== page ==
It just frustrates me to no end that the people in the world who have abused the drugs have totally messed things up for those of us who need them. Because people choose to take narcotics to get high it is becoming increasingly hard to get pain meds for people who really truly need them. Many of us need something to be able to get out of bed in the morning. Or to take a shower, or to do any daily task. But because of those idiots many are being refused. And sadly there have been a number of suicides in the chronic illness community due to the fact that they were refused the pain meds they relied on.

I have not shared this earlier because it took me awhile to process it. To really think about how it made me feel and how I could share this best to get my point across without sounding like I was whining. I just wish medical providers would look further than a med list. Or even the list of diagnoses. Behind those things there are people, people who never asked for these life altering diseases, people who didn’t ever do anything to deserve the fact that we are living in chronic pain. Many of us who really need the pain meds would not be able to function or have any semblance of a normal life. And if it comes to the point when none of us have access to those meds a lot of us wont be able to get out of bed, much less work and be a productive member of society. Many of us would gladly trade every last pain pill for the ability to go back to the life we had before we got sick. If i could turn in my pain meds and magically be healed i would be the first in line. Sadly, that doesn’t happen! I can’t speak for all of the people with chronic pain due to a chronic illness, but personally I have tried all other methods of pain relief. I have tried meditation, acupuncture, massage, physical therapy, water therapy, over the counter meds, pain rubs, heat, ice. You name it, I have probably tried and it just doesn’t work the same way that pain medicine does.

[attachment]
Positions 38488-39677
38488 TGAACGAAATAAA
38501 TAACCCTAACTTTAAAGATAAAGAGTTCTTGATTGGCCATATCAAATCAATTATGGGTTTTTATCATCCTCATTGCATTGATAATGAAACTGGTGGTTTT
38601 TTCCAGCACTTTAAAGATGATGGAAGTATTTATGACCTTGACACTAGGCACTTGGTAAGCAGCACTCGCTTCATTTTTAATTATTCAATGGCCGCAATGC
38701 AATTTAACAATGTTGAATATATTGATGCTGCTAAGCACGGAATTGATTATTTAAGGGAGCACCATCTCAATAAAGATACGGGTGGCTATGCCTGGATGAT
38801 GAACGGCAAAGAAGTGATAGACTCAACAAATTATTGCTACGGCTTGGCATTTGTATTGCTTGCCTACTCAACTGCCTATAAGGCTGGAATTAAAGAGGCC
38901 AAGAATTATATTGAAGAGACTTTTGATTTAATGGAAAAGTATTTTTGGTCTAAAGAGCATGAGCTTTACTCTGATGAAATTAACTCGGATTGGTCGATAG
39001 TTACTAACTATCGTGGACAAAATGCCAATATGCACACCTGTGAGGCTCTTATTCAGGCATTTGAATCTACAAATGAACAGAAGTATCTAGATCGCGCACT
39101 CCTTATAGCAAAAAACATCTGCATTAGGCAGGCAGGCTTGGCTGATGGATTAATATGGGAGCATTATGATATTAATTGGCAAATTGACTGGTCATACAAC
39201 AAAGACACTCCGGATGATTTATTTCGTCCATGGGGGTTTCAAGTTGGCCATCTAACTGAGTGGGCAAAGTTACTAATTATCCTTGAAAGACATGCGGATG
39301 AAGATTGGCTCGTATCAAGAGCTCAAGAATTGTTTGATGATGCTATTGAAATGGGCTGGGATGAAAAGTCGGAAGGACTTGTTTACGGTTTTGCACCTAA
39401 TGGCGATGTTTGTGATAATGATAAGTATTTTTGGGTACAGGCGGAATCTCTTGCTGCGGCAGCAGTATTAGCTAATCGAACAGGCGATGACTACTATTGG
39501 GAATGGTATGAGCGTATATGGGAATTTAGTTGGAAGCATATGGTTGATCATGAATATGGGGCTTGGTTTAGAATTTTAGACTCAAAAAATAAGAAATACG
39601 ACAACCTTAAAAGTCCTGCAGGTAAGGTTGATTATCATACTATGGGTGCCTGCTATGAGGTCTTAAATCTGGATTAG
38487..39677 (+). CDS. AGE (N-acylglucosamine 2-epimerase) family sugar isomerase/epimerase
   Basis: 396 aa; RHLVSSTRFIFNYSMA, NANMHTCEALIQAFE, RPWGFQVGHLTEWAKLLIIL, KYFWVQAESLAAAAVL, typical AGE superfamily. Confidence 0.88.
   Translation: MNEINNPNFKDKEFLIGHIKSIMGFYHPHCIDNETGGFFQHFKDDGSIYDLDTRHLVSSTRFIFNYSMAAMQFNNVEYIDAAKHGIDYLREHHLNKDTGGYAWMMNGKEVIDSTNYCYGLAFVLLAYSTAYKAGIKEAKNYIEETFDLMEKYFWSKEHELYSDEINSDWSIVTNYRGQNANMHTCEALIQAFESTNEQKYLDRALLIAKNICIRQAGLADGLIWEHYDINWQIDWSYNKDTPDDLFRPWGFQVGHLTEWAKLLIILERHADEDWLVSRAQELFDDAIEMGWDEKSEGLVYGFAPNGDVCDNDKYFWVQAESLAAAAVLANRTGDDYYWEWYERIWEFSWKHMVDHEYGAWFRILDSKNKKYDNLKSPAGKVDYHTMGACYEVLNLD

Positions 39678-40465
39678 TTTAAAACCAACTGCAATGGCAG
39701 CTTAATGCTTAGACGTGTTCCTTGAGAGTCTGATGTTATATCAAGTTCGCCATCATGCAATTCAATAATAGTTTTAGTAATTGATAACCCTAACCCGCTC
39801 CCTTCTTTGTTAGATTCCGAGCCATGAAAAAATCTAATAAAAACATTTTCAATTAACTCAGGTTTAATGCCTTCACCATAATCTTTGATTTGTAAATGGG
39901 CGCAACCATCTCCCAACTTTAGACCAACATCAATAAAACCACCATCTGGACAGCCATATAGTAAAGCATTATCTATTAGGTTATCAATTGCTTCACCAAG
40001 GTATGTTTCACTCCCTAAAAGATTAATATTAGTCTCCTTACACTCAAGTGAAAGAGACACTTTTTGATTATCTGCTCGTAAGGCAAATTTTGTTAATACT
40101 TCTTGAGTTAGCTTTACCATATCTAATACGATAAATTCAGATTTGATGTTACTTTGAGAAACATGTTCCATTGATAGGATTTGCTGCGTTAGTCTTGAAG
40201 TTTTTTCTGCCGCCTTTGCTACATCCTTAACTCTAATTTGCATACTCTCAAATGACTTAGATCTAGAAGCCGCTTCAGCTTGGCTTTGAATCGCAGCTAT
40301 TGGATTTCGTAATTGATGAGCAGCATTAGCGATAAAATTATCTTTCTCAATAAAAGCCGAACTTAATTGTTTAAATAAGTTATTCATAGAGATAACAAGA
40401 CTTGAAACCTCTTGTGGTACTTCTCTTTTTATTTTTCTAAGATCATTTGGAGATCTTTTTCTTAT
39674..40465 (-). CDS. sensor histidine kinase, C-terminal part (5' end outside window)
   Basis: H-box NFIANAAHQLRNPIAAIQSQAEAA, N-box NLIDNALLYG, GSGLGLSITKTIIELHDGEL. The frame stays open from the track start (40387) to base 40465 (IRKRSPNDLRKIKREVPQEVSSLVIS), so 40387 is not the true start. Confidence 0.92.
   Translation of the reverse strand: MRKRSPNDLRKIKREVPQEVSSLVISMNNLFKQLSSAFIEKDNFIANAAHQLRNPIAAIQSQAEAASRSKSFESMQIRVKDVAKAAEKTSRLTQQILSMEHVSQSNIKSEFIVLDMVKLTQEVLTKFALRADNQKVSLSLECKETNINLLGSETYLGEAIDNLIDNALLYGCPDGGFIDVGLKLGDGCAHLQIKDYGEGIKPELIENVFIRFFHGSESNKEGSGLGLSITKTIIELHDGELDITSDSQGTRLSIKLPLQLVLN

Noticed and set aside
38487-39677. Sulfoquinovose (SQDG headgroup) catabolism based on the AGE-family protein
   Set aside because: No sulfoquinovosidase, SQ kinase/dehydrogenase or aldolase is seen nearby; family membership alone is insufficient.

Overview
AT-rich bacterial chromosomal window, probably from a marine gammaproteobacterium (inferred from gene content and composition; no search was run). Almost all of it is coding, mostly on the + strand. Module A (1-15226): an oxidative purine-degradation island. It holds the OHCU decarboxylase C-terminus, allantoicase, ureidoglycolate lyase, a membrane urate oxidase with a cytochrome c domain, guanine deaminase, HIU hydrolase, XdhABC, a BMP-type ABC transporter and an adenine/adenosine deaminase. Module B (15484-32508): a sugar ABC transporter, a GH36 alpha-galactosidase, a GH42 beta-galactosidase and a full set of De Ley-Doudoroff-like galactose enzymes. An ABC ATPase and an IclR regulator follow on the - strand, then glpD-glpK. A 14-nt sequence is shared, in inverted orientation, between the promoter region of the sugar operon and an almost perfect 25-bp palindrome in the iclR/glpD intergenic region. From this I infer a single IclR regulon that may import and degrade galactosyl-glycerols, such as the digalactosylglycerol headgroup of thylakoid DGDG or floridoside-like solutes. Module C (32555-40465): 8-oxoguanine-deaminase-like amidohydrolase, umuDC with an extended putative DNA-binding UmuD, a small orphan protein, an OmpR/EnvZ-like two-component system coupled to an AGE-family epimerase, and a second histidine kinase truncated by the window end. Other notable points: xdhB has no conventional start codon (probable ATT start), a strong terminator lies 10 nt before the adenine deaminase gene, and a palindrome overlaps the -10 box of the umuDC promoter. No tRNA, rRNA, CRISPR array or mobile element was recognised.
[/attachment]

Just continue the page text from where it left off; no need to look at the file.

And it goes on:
At this point the only thing I think we can really do is to start writing letters. Letters to those who represent us in our local, state and federal government.  I am not a political person and I normally don’t include things like this in my blog but I think this is all we have left. I think its time for a CALL TO ACTION for all of us who suffer from chronic pain. We have to be proactive and start writing letters, telling our stories and getting them out there. If we don’t share them, who will ever know what we really live through on a daily basis. They need to know that we are being treated the same as drug seekers, the same as drug addicts or not being treated at all. They need to know that we didn’t choose this life but it has happened and we are doing out best to make the best out of the hand we were dealt and having out pain medications taken away is not the way to do it.

I know in the past people have probably assumed I was drug seeking because when you present to the ER, for a migraine or back pain or a lupus flare that causes pain all over the body they can’t see it. They don’t see our pain on a lab test or an X-ray so they just assume that we are just there for the meds.  When it reality we just want to do whatever it takes to get the pain away even if that’s just a shot of steroid. Healthcare workers have sadly become so jaded by the “opioid crisis” that they can’t see past it. I know from many years of experience as a nurse that it is easy to assume that drug seeking is occurring when someone asks for pain medicine without asking any further questions.  We have to start advocating for ourselves, as I always say if we don’t advocate for ourselves no one else will.  Sadly, I did not do a good job of doing that this time around  because I felt so bad. But I wont stand to be treated like this again.